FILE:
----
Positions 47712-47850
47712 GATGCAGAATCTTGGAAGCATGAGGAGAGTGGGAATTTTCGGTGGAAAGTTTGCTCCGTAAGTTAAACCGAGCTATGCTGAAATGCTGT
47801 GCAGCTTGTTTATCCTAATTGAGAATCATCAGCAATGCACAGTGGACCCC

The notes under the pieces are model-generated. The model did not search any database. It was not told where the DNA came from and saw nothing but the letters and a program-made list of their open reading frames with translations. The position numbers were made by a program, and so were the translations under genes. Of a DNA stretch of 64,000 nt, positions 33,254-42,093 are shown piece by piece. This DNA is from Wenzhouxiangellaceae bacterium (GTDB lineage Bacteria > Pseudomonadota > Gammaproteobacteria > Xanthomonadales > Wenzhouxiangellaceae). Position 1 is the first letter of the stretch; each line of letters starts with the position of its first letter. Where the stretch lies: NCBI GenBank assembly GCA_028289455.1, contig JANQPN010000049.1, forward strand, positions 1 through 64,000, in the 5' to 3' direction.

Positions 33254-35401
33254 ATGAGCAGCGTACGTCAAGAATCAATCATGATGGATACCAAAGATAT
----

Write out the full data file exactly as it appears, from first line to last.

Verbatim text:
Positions 47712-47850
47712 GATGCAGAATCTTGGAAGCATGAGGAGAGTGGGAATTTTCGGTGGAAAGTTTGCTCCGTAAGTTAAACCGAGCTATGCTGAAATGCTGT
47801 GCAGCTTGTTTATCCTAATTGAGAATCATCAGCAATGCACAGTGGACCCC

The notes under the pieces are model-generated. The model did not search any database. It was not told where the DNA came from and saw nothing but the letters and a program-made list of their open reading frames with translations. The position numbers were made by a program, and so were the translations under genes. Of a DNA stretch of 64,000 nt, positions 33,254-42,093 are shown piece by piece. This DNA is from Wenzhouxiangellaceae bacterium (GTDB lineage Bacteria > Pseudomonadota > Gammaproteobacteria > Xanthomonadales > Wenzhouxiangellaceae). Position 1 is the first letter of the stretch; each line of letters starts with the position of its first letter. Where the stretch lies: NCBI GenBank assembly GCA_028289455.1, contig JANQPN010000049.1, forward strand, positions 1 through 64,000, in the 5' to 3' direction.

Positions 33254-35401
33254 ATGAGCAGCGTACGTCAAGAATCAATCATGATGGATACCAAAGATAT